An employee's duties carry more weight than his or her job title when
determining whether the employee is exempt from the overtime provisions of the
Fair Labor Standards Act (FLSA).
What happened. Theadore Carl Walton, Jr., began work as a service advisor
for Cavalier Ford after job-related injuries forced him to stop working at Portsmouth
Naval Hospital. The federal Office of Workers' Compensation Programs (OWCP)
helped Walton obtain his new job at Cavalier, and OWCP and Cavalier signed an
April 18, 2000, agreement stating that the agency would reimburse Cavalier for
a percentage of Walton's wages over a 3-year period.
Walton signed a pay plan agreement with the auto dealership, stating that he
would be paid $231 per week plus a 5 percent commission on parts and labor for
repair orders that he completed. He was guaranteed the greater of $40,000 per
year or his salary plus commission. As a service advisor, Walton greeted customers,
listened to their concerns about their cars, wrote repair orders, followed up
on repairs, kept customers informed about maintenance, and suggested additional
services to be performed.
Sixteen months after he started working for Cavalier, Walton gave the dealership
a doctor's note stating that he could only work up to 8 hours per day.
The company informed him that it would move him to a greeter position since
he could no longer work the hours required of service advisors. The position
paid $8 per hour. Walton turned down the job and stopped working for Cavalier.
He sued his former employer, claiming that the company owed him pay for nearly
900 overtime hours, and that the company breached a 3-year employment contract.
What the court said. A U.S. district court granted summary judgment
for the company, saying that Walton's job duties classified him as an exempt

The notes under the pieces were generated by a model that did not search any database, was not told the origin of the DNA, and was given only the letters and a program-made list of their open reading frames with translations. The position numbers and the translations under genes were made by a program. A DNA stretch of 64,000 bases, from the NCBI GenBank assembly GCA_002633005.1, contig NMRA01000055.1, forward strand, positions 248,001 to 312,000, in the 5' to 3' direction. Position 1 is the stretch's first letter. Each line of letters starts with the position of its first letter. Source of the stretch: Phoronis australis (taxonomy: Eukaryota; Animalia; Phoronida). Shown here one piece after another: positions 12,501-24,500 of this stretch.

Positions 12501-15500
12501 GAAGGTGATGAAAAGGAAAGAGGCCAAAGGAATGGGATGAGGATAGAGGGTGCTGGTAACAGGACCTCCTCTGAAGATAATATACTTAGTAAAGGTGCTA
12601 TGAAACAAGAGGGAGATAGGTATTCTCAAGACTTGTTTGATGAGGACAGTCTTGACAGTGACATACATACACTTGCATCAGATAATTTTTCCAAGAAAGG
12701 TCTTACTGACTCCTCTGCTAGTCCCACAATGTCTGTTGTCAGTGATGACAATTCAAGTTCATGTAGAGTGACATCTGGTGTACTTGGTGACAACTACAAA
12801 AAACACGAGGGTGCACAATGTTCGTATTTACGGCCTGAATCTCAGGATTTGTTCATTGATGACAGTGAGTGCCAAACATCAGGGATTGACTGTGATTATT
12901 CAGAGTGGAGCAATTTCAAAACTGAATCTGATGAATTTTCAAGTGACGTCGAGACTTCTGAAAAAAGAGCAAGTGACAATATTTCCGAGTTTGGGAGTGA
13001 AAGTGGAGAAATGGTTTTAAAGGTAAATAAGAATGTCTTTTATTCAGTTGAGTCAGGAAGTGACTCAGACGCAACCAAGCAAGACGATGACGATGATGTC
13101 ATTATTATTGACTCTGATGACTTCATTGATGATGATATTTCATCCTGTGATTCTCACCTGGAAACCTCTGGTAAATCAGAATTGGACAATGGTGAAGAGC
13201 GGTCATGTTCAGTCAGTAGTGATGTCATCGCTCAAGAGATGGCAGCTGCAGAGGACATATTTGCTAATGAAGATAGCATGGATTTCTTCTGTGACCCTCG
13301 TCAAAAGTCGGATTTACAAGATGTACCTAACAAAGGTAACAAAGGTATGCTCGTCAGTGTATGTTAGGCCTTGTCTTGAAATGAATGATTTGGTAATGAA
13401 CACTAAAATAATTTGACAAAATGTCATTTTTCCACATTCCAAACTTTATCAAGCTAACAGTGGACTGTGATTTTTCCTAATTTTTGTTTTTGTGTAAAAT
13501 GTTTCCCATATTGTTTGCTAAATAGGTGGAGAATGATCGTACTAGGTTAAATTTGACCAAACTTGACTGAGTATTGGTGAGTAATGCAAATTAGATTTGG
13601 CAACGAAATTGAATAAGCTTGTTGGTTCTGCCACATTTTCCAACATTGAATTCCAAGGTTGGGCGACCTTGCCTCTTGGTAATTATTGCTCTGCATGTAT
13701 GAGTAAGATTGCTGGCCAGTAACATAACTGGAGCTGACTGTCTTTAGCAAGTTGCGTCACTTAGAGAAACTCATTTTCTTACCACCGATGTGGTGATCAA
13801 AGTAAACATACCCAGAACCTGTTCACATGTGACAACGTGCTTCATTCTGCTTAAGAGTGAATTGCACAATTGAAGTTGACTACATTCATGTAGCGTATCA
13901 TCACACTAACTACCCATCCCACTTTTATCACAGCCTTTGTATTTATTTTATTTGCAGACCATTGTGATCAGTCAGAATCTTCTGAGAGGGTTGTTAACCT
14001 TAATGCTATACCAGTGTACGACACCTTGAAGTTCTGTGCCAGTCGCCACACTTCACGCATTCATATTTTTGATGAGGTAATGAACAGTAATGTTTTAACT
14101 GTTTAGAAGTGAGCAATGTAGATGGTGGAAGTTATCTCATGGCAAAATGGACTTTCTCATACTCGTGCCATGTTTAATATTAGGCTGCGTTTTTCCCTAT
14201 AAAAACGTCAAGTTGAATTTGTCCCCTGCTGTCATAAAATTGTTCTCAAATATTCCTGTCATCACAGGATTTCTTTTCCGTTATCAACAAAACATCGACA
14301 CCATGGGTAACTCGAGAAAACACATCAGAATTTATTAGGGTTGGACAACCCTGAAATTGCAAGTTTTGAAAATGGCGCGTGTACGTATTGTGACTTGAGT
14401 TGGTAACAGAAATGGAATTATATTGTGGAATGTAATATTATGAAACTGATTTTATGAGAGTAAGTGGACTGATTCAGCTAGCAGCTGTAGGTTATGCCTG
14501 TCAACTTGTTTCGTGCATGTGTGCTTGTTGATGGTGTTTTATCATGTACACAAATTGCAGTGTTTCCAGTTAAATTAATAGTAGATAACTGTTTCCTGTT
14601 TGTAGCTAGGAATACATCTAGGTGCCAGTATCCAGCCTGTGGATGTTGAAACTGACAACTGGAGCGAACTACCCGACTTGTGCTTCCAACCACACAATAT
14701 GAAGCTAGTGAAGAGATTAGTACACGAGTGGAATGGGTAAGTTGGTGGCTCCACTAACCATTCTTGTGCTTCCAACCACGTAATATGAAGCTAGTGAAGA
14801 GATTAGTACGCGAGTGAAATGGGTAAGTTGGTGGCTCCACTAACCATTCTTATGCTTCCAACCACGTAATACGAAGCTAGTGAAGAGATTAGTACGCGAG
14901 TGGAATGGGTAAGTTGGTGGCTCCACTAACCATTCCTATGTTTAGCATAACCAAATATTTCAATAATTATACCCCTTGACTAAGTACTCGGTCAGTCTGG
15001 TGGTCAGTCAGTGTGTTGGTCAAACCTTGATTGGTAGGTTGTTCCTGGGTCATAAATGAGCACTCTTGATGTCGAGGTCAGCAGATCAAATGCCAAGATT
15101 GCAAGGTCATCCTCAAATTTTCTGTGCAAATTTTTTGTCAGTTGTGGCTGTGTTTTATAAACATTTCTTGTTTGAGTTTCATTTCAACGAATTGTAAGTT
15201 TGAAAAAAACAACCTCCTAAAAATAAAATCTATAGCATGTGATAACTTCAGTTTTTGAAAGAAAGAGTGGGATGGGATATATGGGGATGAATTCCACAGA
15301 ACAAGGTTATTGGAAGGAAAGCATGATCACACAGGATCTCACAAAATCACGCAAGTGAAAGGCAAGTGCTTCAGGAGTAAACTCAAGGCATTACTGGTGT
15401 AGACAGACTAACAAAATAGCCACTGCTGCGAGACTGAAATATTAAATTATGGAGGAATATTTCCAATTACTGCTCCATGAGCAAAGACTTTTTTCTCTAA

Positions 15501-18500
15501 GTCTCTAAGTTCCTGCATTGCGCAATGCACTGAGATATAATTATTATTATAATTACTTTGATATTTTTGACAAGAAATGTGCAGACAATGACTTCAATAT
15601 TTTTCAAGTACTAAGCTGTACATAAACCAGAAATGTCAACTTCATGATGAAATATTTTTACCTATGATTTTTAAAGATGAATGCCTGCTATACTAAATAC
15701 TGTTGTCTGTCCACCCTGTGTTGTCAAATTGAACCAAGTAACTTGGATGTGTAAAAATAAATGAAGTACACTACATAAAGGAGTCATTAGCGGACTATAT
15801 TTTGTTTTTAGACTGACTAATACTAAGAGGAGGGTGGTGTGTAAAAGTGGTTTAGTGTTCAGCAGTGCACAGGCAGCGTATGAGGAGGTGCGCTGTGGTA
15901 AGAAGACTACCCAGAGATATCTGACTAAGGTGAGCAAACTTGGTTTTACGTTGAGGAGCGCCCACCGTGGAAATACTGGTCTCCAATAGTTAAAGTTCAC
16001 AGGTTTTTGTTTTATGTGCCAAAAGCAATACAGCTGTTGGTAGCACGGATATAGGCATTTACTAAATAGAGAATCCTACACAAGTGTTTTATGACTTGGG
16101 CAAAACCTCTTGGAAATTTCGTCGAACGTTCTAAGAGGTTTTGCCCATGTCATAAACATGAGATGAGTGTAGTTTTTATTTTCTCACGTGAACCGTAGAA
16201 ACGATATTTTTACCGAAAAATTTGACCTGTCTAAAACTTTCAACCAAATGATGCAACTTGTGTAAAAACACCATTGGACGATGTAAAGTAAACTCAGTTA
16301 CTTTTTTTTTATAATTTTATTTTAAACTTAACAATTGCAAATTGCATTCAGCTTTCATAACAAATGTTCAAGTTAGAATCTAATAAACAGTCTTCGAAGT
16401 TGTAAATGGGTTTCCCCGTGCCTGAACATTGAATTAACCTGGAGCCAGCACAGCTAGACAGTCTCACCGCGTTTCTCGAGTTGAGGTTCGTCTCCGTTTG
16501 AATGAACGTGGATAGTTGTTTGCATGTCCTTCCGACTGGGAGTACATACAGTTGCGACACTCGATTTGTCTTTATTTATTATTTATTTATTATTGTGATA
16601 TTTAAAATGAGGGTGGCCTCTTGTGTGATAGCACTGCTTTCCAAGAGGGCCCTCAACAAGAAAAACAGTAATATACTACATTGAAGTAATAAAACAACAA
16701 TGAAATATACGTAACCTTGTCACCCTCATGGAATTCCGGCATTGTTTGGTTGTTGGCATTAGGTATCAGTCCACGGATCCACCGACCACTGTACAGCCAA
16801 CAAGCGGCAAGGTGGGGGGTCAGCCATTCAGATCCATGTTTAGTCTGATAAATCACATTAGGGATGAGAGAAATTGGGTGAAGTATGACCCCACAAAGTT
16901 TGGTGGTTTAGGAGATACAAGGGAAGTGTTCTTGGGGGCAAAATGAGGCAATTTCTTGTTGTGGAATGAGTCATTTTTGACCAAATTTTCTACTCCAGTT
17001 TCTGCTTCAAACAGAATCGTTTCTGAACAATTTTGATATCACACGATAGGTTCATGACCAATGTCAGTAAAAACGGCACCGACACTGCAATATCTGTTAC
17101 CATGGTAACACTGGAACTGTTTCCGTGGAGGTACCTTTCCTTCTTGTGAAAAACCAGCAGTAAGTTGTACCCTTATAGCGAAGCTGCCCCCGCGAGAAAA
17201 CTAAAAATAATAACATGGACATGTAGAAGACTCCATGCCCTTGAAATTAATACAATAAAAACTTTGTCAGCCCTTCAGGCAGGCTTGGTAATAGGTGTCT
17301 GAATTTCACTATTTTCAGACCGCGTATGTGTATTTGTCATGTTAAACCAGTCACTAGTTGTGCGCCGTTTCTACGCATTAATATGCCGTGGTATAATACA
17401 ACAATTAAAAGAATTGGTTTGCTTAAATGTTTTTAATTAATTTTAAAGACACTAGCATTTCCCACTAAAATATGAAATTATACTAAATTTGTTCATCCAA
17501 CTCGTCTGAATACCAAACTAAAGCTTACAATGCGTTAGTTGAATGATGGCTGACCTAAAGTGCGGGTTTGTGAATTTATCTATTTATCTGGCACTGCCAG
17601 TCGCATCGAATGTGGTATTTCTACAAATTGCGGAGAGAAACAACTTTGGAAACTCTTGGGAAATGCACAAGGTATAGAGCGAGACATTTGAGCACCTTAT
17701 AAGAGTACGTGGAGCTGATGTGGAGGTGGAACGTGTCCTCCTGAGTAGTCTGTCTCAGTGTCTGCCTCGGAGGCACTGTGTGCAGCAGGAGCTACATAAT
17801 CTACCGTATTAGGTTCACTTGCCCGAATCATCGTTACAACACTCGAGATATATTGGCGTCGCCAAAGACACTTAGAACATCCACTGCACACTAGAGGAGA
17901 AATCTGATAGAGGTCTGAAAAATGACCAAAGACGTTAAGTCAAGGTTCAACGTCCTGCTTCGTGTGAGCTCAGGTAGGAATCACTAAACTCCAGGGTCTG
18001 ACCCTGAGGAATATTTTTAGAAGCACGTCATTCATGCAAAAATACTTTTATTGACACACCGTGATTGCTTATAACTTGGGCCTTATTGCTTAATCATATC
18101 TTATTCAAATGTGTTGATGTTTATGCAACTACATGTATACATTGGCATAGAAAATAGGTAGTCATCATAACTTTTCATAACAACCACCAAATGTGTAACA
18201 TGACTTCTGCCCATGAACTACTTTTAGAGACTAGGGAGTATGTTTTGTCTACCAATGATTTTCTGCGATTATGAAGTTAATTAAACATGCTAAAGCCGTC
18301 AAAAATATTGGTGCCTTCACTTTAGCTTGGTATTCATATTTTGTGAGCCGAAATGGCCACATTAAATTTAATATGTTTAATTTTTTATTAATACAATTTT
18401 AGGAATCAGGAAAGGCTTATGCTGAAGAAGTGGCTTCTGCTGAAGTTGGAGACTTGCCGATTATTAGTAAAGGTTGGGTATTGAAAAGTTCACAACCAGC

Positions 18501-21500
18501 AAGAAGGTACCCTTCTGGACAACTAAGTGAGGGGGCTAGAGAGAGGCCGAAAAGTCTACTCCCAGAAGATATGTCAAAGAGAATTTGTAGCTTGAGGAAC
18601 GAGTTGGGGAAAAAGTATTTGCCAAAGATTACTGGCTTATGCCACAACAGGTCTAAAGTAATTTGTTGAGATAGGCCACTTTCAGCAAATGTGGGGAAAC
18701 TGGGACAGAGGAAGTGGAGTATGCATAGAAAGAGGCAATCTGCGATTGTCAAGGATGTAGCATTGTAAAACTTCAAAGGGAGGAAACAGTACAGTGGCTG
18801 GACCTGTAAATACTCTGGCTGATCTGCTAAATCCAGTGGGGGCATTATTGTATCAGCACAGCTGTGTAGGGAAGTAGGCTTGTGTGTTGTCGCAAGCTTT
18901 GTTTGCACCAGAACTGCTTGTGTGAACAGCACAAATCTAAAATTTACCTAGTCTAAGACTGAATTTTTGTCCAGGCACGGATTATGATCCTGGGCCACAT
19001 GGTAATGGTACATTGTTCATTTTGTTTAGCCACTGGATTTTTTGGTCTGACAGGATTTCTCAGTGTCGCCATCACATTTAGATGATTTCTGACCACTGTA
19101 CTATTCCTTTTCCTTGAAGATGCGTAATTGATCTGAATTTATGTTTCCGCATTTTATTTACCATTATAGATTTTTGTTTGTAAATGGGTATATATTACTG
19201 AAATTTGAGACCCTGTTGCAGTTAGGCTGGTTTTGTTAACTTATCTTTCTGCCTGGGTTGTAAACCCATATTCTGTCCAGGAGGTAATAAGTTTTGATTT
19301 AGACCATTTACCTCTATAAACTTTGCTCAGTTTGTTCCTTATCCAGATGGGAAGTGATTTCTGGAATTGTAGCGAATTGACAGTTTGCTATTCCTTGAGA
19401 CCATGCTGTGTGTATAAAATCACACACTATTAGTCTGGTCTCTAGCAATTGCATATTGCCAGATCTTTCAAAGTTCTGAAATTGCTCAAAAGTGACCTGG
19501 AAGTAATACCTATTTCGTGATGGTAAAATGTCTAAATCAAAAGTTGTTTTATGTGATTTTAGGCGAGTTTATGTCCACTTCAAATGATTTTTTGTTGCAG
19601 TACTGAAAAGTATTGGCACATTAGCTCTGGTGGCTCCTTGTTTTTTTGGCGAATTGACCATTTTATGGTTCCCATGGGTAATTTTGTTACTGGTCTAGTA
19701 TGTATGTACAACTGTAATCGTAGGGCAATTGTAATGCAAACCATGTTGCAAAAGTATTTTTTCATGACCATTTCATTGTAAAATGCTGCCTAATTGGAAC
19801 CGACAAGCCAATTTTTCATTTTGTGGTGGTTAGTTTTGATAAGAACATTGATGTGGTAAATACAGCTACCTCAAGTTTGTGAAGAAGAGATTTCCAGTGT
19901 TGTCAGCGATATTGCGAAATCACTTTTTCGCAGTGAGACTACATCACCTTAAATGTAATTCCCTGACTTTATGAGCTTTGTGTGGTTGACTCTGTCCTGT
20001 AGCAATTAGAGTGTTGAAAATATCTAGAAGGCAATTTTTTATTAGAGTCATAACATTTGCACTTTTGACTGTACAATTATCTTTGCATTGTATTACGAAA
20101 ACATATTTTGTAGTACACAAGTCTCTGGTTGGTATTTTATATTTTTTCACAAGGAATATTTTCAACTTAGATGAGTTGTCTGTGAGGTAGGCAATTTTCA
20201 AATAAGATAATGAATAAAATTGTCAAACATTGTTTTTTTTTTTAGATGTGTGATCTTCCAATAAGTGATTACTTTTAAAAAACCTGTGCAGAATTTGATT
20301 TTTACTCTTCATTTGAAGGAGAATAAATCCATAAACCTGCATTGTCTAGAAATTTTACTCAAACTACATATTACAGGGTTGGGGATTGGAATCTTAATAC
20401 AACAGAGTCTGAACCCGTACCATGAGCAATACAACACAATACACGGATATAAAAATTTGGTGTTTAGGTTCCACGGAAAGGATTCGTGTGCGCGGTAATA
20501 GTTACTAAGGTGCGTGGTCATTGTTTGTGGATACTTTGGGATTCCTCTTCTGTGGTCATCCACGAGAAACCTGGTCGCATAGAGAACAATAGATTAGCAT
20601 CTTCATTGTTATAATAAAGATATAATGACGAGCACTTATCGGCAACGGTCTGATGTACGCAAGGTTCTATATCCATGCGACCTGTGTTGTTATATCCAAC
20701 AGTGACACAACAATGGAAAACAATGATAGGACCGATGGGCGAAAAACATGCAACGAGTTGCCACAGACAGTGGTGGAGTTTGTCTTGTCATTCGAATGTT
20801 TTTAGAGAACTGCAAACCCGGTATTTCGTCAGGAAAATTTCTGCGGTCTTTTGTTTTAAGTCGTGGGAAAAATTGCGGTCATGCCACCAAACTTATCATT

employee under FLSA and that no employment contract existed. The U.S. Court
of Appeals for the 4th Circuit (MD, NC, SC, VA, and WV) affirmed the decision.
The appeals court said that Walton was a salesman primarily engaged in servicing
automobiles, making him exempt from FLSA's overtime provisions. It listed
several tasks that Walton performed as part of his job (e.g., he promoted and
attempted to sell goods and services provided by Cavalier and openly solicited
business by telephone). "Despite these facts, Walton largely asks us to
find that he was a nonexempt employee by placing great weight on his job title,
rather than the duties he actually performed under that title.
based on the above-detailed facts in this case regarding Walton's duties,
we hold that Walton was indeed a salesman under the statute," the court
In addition, the appeals court dismissed Walton's argument that he had
an employment contract with Cavalier. Nothing in the letter promised him employment
for any definite amount of time, according to the court (Walton, Jr., v.
Greenbrier Ford, Incorporated, t/a Cavalier Ford, No. 02-2432, U.S. Court
of Appeals, 4th Cir. (5/28/2004)).